Each organization conducts hiring differently. Some use informal hiring processes and pay a great deal of attention to whether the candidate is of similar background and has similar interests to existing staff, and whether they will fit in with the others in the organization. Some organizations have more formal hiring processes, but may allow managers to consider a range of factors unrelated to the candidate's skills and abilities to do the job. In many organizations, unconscious biases play a role in the selection of new employees, and racial and gender stereotypes may influence who is hired into which positions.
In this blog series I have been exploring unconscious bias in the workplace. In the last blob post, I explored how unconscious bias plays out in the hiring process. This time, we'll explore how what hiring managers can do to minimize bias in the hiring process.
First of all, those involved in the hiring process need to reflect on their biases in order to identify them. This can be done in the following ways:
1. Increase your self-awareness: The first step to minimizing the impact of your biases in hiring is to be aware of these biases. Harvard's Implicit Association Test is an online tool to help you explore your biases. You can access it at: https://implicit.harvard.edu/implicit/education.html
2. Explore your thoughts and feelings: Explore your thoughts and any feelings of discomfort you may have when interacting with people from diverse communities, backgrounds and identities. This will help you identify any biases you may have.
Throughout this series I have been exploring unconscious bias. In the first blog post, I introduced you to unconscious bias. We then looked at the impact of unconscious bias in the workplace. This time, we'll explore how unconscious bias plays out in the hiring process.
Despite an increasingly diverse labour market, women, racialized people (visible minorities), Aboriginal people, and persons with disabilities continue to experience higher rates of unemployment and under-employment, even with equivalent levels of education. The outcomes for these groups provide evidence of the systemic and interpersonal discrimination they continue to experience in the labour market.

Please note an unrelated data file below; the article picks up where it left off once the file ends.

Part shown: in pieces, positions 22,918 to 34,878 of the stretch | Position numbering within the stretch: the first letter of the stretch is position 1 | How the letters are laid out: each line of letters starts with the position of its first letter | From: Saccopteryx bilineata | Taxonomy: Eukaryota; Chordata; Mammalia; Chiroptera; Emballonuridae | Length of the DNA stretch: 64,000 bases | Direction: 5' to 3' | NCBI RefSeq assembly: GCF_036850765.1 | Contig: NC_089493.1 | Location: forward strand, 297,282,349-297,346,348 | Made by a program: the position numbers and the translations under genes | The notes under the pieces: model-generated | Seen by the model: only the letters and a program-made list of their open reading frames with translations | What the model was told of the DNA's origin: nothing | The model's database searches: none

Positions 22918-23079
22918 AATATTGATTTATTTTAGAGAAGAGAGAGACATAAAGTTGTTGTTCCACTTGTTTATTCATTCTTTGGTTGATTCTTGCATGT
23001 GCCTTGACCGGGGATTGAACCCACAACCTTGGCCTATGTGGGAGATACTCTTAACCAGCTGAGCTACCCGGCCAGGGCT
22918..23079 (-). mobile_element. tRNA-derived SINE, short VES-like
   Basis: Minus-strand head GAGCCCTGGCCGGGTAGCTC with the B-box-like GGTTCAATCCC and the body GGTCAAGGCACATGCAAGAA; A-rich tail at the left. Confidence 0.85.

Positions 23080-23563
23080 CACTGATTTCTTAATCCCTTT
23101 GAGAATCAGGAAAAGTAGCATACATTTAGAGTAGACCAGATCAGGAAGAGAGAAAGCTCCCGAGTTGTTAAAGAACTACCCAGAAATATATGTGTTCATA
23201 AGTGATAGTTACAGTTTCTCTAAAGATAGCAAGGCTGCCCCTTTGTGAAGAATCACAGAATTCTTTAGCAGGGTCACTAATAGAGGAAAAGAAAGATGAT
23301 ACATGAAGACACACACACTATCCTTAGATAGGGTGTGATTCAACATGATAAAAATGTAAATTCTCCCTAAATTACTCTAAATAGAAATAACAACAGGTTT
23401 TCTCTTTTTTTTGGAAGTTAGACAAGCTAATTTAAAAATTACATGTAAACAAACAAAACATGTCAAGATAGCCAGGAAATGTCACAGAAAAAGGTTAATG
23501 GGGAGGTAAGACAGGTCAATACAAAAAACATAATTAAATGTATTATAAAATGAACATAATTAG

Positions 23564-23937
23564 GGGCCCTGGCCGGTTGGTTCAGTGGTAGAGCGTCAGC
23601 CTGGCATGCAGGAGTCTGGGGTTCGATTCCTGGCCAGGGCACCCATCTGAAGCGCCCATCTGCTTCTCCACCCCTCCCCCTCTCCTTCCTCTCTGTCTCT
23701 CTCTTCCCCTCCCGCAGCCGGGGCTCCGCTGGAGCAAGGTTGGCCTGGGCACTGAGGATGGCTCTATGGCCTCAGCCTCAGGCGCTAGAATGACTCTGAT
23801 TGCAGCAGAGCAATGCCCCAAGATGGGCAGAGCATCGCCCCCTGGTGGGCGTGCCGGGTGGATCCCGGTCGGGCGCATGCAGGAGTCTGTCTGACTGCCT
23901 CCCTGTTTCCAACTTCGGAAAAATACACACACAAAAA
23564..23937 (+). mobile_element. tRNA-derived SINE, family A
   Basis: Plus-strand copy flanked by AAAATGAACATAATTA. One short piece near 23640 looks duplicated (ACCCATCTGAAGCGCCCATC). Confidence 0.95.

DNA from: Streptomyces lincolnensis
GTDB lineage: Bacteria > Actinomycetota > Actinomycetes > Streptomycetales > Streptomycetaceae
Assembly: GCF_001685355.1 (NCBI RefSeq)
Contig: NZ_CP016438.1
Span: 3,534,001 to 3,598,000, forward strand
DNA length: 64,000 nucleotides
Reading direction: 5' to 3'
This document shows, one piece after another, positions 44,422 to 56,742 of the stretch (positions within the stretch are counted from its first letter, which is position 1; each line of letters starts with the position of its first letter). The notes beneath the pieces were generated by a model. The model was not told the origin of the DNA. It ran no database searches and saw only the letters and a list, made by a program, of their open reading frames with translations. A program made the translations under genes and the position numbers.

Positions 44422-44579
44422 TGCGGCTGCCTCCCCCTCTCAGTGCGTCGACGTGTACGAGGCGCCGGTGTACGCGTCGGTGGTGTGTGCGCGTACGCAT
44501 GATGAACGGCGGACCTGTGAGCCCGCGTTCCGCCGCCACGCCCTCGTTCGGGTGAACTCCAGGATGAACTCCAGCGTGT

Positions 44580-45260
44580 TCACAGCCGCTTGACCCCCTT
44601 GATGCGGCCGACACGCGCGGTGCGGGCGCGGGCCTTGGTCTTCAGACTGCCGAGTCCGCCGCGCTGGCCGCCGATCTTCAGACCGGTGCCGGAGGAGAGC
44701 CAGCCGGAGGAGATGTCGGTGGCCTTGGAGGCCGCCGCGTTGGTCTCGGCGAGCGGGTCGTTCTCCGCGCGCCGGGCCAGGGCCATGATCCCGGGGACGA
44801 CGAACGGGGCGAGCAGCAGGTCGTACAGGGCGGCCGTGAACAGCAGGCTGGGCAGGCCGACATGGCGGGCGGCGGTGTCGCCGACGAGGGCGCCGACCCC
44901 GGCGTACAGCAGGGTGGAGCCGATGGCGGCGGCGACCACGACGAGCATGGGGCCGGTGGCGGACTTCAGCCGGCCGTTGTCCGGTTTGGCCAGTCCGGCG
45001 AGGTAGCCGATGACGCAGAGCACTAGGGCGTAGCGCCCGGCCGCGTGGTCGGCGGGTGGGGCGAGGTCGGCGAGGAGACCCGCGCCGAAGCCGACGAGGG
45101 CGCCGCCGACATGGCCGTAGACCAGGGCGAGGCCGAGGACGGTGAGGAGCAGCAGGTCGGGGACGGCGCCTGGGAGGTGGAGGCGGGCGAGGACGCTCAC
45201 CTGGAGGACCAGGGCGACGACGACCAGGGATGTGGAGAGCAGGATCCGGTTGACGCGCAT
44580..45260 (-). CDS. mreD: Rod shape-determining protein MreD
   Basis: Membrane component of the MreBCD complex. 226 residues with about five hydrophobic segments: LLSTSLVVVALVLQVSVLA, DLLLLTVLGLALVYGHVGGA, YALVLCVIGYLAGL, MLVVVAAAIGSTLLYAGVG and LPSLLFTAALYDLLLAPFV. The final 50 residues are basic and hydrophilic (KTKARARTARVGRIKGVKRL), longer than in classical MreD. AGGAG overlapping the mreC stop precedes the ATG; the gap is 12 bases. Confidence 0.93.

While it is important for organizations to review their hiring process to ensure that it focuses on assessing the candidate's skills and abilities, it is also important that those on the hiring panel understand the impact of their biases on the process and the hiring decision.
In this post, I'll review the 13 types of unconscious biases that impact the process and hiring decisions. These biases are summarized here and discussed below:
A large part of my consulting practice is helping organizations implement bias-free hiring practices. This means helping them develop the policies, practices, tools and knowledge to look past the superficial so that they can assess each candidate based on their skills and abilities to do the job.
When managers are able to focus on the candidate's skills and abilities, they can truly hire the best person for the job. For people who belong to groups who experience systemic and persistent discrimination in the labour market, e.g., racial minorities, Aboriginal people, persons with disabilities and women, it is important to help the person reviewing your resume focus on your skills and abilities.
Tana Turner is Principal of Turner Consulting Group Inc. She has over 25 years of experience in the area of equity, diversity and inclusion.